In this research, we successfully introduced the EGFP gene into mouse sperm cells and subsequently generated transgenic blastocysts using SMGT. Our findings demonstrate that forming ZIF-8NP-DNA complexes between ZIF-8 nanoparticles and plasmid DNA enable the uptake of exogenous DNA by mouse sperm cells. We then utilized IVF to transfer the introduced DNA into oocytes, producing transgenic blastocysts. Through qPCR analysis, we determined that increasing the copy number of plasmid pCAG-eCAS9-GFP-U6-gRNA enhances the efficiency of SMGT. Based on our results, ZIF-8NP-mediated SMGT shows excellent promise as a novel technique for generating transgenic animals.

Availability of data and materials

All data generated or analyzed during this study are included in this published article.


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The authors would like to thank the Cellular and Molecular Biology Research Center and the School of Advanced Technologies, Shahid Beheshti University of Medical Sciences, Tehran, Iran, for their kind cooperation and financial support for this work.

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Authors and Affiliations



SM(first author) conceived and designed the study and wrote the manuscript draft and performed the experimental design. SM led the team, BH synthesized and characterized the ZIF-8 NPs, MP performed their statistical evaluation, HS designed and drew the draft of the drought test containers. GSMH, JV and Amir MH and AM assisted with the article draft modification, and data analysis. All authors read and approved the final manuscript draft modification, and data analysis. All authors read and approved the final manuscript.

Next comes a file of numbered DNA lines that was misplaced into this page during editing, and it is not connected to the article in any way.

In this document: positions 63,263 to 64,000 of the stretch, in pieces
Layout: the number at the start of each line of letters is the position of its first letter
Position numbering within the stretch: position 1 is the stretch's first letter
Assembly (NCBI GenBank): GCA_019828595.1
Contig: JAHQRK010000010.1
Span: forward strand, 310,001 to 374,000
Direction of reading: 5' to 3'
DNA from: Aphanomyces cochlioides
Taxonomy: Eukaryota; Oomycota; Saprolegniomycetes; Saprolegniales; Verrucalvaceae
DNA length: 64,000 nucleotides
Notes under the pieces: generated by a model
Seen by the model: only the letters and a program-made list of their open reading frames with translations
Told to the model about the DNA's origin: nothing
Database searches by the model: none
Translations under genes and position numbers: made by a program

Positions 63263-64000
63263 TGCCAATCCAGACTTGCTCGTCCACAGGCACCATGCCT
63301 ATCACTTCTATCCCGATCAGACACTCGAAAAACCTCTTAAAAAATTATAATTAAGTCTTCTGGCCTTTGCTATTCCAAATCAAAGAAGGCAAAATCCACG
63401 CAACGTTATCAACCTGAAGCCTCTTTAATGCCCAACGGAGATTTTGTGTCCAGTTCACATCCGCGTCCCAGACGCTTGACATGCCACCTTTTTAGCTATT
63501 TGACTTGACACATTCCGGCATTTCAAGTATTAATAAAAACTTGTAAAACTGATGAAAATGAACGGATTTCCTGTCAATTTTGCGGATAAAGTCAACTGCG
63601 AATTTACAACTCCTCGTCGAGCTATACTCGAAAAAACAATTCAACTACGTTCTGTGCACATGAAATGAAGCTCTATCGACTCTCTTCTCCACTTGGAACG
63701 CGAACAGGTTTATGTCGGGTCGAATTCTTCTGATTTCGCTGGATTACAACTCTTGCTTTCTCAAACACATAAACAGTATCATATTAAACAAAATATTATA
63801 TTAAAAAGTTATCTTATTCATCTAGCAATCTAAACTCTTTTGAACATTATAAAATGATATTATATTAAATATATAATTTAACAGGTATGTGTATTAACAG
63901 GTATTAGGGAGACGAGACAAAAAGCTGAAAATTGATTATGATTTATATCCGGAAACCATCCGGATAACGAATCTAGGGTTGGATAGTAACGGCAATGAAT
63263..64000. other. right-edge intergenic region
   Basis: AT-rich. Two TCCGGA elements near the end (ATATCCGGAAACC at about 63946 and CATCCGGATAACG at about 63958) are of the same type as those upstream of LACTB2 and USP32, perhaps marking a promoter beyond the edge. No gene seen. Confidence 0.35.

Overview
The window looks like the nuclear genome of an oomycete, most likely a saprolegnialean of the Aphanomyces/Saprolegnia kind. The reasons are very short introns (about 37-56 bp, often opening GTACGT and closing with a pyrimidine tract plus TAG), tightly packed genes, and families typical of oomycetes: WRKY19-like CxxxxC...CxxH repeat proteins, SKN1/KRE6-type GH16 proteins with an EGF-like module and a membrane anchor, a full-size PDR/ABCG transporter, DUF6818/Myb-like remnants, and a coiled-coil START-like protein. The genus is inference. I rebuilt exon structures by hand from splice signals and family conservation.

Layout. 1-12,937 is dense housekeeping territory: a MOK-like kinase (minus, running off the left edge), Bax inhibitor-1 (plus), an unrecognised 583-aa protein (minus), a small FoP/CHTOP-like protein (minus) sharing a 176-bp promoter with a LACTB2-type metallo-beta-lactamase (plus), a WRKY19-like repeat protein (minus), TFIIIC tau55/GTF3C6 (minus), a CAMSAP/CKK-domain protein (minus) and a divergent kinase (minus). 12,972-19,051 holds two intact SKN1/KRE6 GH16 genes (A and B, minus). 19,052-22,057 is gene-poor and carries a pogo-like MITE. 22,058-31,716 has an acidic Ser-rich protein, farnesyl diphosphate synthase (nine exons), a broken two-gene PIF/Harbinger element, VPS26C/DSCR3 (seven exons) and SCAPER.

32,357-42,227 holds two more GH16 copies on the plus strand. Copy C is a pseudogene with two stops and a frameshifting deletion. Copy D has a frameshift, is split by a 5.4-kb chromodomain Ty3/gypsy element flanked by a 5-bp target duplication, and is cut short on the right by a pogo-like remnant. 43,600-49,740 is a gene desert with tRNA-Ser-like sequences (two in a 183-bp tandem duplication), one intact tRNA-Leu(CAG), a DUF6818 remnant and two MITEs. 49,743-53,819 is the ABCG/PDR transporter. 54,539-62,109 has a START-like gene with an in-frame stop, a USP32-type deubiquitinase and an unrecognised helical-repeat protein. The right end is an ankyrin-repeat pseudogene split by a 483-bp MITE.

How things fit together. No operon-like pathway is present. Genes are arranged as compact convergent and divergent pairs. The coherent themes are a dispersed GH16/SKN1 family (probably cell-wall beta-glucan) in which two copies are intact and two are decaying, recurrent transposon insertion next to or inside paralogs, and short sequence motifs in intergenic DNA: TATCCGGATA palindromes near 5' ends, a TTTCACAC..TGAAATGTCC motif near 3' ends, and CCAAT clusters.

Corresponding author

Correspondence to Mohammad Salehi.

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Ethics approval and consent to participate

Ethical approval was obtained from The Institutional Animal Care and Research Ethics Committee of Shahid Beheshti University of Medical Sciences in Iran approved these guidelines, with the ethical number (IR.SBMU.RETECH.REC.1397.1045) aligning with the 3R principles (Replacement, Reduction, and Refinement) for ethical animal research.

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All authors agreed to submit this manuscript.

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The authors declare no competing interests.

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Supplementary Information

Additional file 1:

Supplementary Table S1. RLU values between the control samples and blanks and psitive control. Supplementary Table S2. The autocorrelation data of DLS. Supplementary Table S3. Dynamic Light Scattering (DLS). Supplementary Table S4. Zeta potential distribution of ZIF-8.

Additional file 2. Figure S1:

SEM image of ZIF-8 after sonication for 30 minutes. Figure S2: DLS measurement of ZIF-8. Figure S3: Zeta Potential of ZIF-8.

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Sameni, M., Moradbeigi, P., Hosseini, S. et al. ZIF-8 Nanoparticle: A Valuable Tool for Improving Gene Delivery in Sperm-Mediated Gene Transfer. Biol Proced Online 26, 4 (2024).